October 3, 2019 / 7:51 pm

Indonesia’s Morality Bill: Paternalism in Democracy

By Carter Cooley

Last week, tens of thousands of Indonesians flooded the streets of their capitol Jakarta. Protesters were marching against a proposed morality bill that would completely overhaul the Indonesian criminal justice code as it stands known today. Facing down police lines, tear gas, and water cannons, protesters hocked rocks at the parliament building and clashed with authorities, causing dozens to be hospitalized for minor injuries. The morality bill includes several damning proposals that have inflamed the populace nationwide: the new criminal code sought to ban extramarital sex (which effectively prohibits all homosexual relationships, as gay marriage is illegal), prevent unmarried couples from living together, restrict access to abortion and contraceptives (especially for minors), and significantly expand the legal definitions of blasphemy and treason.

While legislating relationships invoked outrage among the populace, the protesters took special offense to the impingements on private life implied by redefining the terms ‘treason’ and ‘blasphemy.’ According to the conditions of the bill, treason laws would give officials the power to arrest dissenters, peaceful protesters, and anyone who speaks ill of the government; it even included a provision that makes personal insults against the dignity of the president punishable by up to 3 years in prison. The morality bill follows on the footsteps of a bill that curtailed the power of the widely respected Corruption Eradication Commission, an independent agency established as a check on the President and Parliament; the convenience of the morality bill’s proposal following on the footsteps of a bill that severely weakens Indonesia’s foremost anti-corruption infrastructure has been cause for alarm.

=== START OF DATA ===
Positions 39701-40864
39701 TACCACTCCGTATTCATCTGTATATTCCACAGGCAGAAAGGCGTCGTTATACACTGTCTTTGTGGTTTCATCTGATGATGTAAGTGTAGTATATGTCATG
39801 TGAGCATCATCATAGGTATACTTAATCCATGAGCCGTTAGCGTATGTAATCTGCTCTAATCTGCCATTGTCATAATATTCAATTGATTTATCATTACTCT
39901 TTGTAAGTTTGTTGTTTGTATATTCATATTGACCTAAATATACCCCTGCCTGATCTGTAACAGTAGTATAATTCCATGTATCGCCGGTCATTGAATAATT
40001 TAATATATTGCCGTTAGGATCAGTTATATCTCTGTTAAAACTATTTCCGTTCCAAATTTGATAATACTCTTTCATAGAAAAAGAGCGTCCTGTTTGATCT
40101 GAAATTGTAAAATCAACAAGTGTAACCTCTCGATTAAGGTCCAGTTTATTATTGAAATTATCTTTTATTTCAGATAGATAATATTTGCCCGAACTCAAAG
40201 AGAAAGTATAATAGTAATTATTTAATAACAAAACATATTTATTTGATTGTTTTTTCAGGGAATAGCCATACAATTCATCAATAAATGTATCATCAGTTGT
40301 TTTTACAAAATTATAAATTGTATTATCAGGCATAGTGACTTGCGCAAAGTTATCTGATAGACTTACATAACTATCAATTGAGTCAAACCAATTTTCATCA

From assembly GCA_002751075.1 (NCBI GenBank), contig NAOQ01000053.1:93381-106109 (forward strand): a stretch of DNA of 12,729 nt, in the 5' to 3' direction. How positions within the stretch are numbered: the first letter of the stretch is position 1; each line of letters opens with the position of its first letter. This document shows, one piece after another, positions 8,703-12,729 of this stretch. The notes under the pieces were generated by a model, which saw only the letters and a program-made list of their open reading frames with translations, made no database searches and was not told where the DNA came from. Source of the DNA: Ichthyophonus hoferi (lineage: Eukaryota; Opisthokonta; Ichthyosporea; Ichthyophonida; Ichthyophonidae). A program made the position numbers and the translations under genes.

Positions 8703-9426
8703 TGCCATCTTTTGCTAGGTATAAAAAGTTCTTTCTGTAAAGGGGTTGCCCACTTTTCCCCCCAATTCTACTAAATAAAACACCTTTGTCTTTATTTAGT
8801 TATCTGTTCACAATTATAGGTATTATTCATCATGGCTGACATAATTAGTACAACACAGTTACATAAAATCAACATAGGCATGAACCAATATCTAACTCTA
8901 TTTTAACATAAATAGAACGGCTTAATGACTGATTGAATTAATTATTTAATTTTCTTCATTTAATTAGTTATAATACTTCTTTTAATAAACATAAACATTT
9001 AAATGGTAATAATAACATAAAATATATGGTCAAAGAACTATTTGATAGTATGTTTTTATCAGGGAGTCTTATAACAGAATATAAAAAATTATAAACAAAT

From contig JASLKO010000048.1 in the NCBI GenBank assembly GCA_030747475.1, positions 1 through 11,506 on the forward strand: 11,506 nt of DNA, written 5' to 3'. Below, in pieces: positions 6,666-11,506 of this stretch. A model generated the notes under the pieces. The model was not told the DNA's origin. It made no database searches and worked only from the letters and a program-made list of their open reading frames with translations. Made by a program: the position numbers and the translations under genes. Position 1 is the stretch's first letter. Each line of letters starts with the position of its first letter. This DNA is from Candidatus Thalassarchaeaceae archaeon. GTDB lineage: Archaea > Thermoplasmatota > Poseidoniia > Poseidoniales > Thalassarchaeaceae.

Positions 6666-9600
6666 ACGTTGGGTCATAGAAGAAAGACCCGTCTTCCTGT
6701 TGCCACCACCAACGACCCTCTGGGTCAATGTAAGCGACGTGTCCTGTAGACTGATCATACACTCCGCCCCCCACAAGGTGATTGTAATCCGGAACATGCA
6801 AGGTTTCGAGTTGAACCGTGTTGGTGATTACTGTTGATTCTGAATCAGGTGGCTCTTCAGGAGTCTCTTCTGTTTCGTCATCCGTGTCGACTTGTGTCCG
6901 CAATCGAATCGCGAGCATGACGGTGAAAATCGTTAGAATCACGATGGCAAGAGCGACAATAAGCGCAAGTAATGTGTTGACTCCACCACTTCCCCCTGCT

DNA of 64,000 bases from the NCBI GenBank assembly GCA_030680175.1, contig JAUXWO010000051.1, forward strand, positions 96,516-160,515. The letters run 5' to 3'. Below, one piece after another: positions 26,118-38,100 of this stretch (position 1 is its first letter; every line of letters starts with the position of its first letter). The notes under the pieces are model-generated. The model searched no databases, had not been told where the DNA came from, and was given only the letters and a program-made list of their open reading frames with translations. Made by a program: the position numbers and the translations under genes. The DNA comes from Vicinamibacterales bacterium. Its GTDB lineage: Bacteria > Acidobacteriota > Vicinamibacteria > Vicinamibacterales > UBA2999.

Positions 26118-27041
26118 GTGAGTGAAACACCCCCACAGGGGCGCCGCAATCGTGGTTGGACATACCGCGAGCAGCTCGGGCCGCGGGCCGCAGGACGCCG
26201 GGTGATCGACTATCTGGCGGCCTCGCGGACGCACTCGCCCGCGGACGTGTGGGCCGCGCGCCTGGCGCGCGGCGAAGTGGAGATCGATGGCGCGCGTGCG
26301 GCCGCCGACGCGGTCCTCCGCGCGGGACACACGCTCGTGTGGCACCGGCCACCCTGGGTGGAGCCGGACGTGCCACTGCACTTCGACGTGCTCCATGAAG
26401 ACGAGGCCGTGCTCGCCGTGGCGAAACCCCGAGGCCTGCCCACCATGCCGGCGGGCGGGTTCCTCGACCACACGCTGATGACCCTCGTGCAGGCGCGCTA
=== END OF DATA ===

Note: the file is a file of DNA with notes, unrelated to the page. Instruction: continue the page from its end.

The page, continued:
Additionally, the bill’s proposed expansion of blasphemy codes and a vague article addressing “living laws,” would give the criminal justice system the appearance of enforcing Sharia Law. From provisions for the jailing of indecently dressed women to the prohibition of unmarried cohabitation, the bill is clearly partial to a somewhat-ecclesiastical, traditional code of law that many have speculated could be used to enforce Sharia law. Intentional or not, the verisimilitude between the bill and Sharia law have evoked contumelies against paternalism and integration of Church and state.

The bill was postponed until the next session of parliament, at which time it will be voted upon. Protests subsided as the week concluded, but Indonesians are still on alert; after decades of corruption and authoritarianism, Indonesians are not likely to roll over and surrender their hard-won democratic liberties.